Florida Legislature Sends No-Fault Auto Insurance Repeal Bill to Governor

Share This Post

Share on facebook
Share on linkedin
Share on twitter
Share on email

The Florida legislature has sent an auto insurance measure (Senate Bill 54) to Gov. Ron DeSantis, who must now decide whether to sign or veto the legislation, which would repeal the state’s Personal Injury Protection (PIP) insurance system.

The bill received widespread support by Florida lawmakers but faces scrutiny from critics including insurers who say the repeal would raise rates and lead to a higher number of uninsured drivers.

DeSantis has not indicated whether he plans to sign the legislation.

SB 54 will repeal the state’s no-fault PIP system and instead require mandatory bodily injury coverage of at least $25,000 for all Florida drivers. The passed version of the bill also provides the option of a $5,000 medical payment coverage (MedPay) death benefit.

Bill sponsor Danny Burgess, a Republican, pointed to a 2016 Office of Insurance Regulation study that showed rates would decrease if PIP was repealed.

Opponents of the repeal say it would have the opposite effect.

Insurer trade group American Property Casualty Insurance Association argues the cost of an average auto insurance policy could increase by as much as 23%, or $344. Drivers with low coverage levels could see an increase as high as $805 annually.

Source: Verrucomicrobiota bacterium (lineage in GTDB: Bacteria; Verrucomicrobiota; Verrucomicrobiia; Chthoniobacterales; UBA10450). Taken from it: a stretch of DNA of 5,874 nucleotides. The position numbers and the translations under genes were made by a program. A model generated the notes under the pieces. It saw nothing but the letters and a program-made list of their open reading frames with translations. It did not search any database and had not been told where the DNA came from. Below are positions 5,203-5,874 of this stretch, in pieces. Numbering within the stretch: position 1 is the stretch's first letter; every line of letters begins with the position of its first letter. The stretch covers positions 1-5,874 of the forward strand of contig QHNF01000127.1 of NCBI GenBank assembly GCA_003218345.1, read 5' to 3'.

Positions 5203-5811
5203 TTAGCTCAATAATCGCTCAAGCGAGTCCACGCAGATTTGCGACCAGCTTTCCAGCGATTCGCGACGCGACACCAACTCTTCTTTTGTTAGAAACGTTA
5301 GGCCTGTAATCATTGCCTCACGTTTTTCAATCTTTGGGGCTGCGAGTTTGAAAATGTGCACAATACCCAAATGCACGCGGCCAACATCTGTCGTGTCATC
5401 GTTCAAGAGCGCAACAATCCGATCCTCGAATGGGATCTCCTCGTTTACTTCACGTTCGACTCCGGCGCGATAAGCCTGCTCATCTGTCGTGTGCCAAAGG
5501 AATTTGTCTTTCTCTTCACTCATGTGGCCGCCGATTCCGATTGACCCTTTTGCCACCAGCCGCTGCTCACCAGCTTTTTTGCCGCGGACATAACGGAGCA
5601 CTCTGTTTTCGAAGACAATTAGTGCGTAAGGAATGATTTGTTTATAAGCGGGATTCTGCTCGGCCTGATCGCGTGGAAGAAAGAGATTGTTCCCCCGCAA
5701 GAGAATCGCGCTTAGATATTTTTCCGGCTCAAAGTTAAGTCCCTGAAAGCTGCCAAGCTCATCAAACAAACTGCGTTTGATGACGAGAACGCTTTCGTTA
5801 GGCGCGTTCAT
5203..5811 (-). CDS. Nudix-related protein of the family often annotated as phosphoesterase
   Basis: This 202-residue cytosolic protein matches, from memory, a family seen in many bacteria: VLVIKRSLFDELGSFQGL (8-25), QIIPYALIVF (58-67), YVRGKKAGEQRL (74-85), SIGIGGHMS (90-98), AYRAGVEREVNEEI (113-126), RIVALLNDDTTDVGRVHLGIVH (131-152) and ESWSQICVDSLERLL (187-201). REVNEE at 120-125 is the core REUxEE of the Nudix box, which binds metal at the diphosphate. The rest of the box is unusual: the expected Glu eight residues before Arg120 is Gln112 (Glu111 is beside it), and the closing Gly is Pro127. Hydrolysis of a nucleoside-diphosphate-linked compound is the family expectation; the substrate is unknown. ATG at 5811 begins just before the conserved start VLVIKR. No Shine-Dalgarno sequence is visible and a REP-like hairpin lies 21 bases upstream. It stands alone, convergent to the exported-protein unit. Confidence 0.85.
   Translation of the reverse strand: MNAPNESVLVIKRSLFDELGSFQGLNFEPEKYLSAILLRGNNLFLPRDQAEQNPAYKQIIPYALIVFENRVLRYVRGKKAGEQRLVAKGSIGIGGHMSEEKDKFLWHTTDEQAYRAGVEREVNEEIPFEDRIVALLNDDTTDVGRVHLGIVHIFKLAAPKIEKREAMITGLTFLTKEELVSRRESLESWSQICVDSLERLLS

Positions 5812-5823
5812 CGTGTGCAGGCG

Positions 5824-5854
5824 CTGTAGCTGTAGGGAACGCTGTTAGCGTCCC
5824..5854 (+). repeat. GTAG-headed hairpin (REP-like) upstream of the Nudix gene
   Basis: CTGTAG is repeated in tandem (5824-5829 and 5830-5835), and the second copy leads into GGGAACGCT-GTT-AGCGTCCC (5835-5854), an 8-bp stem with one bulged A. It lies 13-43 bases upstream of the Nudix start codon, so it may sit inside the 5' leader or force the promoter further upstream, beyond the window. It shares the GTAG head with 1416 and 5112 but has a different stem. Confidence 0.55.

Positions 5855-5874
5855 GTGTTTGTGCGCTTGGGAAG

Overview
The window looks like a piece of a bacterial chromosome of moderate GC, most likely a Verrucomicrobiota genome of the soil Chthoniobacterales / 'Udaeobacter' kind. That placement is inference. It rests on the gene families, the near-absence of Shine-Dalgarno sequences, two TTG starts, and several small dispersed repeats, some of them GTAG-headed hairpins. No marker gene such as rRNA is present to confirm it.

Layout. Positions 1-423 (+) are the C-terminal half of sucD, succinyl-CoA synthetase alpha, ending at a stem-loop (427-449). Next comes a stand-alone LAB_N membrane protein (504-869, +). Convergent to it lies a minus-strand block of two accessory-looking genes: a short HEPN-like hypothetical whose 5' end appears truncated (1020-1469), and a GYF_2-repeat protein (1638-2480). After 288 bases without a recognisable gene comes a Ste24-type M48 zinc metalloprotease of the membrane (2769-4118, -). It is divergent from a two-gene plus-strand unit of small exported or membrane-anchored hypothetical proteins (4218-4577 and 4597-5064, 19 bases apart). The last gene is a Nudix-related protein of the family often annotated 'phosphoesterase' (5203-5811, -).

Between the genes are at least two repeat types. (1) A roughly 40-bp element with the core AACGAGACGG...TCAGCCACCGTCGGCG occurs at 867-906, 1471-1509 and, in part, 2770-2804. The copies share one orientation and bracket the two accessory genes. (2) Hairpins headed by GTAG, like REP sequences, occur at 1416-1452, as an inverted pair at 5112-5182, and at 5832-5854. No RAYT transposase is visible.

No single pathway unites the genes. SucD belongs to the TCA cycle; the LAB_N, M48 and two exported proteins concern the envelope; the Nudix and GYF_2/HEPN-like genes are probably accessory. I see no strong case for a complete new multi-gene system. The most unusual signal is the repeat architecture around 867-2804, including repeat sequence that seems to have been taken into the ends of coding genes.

Nearly 37,000 Floridians have sent letters to DeSantis asking him to veto the legislation, according to the APCIA.

“Floridians have been loud and clear in asking the governor to protect their wallet and their roads by vetoing this major policy change,” said Logan McFaddin, assistant vice president of state government relations for the APCIA. “Florida drivers are overwhelmingly concerned because they already pay the highest premiums in the country for full auto insurance coverage and this change could mean their costs may be driven up even higher, making coverage unaffordable for many.”

DeSantis, who received the bill June 28, has seven days to sign or veto the legislation or it becomes law without his signature.

If signed, the law will go into effect Jan. 1, 2022.

Originally posted at: https://www.insurancejournal.com/news/southeast/2021/06/29/620644.htm

Are you starting an INDEPENDENT agency?

Get Your Agency StartUp Checklist Today

More News